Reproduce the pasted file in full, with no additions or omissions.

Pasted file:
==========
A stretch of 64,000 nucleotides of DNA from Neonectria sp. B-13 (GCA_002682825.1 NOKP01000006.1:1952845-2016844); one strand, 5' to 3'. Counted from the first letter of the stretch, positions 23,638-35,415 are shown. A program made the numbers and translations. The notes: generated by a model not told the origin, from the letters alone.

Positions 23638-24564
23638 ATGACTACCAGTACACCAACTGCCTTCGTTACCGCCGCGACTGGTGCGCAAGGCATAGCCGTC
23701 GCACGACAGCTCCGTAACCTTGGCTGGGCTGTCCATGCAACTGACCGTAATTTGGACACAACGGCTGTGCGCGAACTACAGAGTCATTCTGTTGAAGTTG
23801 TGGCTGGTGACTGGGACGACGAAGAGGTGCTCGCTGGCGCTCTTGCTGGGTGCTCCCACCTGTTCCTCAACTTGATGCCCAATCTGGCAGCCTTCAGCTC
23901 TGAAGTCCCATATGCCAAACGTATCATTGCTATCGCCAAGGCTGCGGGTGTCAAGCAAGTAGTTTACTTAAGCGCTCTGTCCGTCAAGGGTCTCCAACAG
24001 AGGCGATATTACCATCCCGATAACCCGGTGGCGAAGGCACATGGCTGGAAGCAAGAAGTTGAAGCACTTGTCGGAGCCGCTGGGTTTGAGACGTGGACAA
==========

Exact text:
A stretch of 64,000 nucleotides of DNA from Neonectria sp. B-13 (GCA_002682825.1 NOKP01000006.1:1952845-2016844); one strand, 5' to 3'. Counted from the first letter of the stretch, positions 23,638-35,415 are shown. A program made the numbers and translations. The notes: generated by a model not told the origin, from the letters alone.

Positions 23638-24564
23638 ATGACTACCAGTACACCAACTGCCTTCGTTACCGCCGCGACTGGTGCGCAAGGCATAGCCGTC
23701 GCACGACAGCTCCGTAACCTTGGCTGGGCTGTCCATGCAACTGACCGTAATTTGGACACAACGGCTGTGCGCGAACTACAGAGTCATTCTGTTGAAGTTG
23801 TGGCTGGTGACTGGGACGACGAAGAGGTGCTCGCTGGCGCTCTTGCTGGGTGCTCCCACCTGTTCCTCAACTTGATGCCCAATCTGGCAGCCTTCAGCTC
23901 TGAAGTCCCATATGCCAAACGTATCATTGCTATCGCCAAGGCTGCGGGTGTCAAGCAAGTAGTTTACTTAAGCGCTCTGTCCGTCAAGGGTCTCCAACAG
24001 AGGCGATATTACCATCCCGATAACCCGGTGGCGAAGGCACATGGCTGGAAGCAAGAAGTTGAAGCACTTGTCGGAGCCGCTGGGTTTGAGACGTGGACAA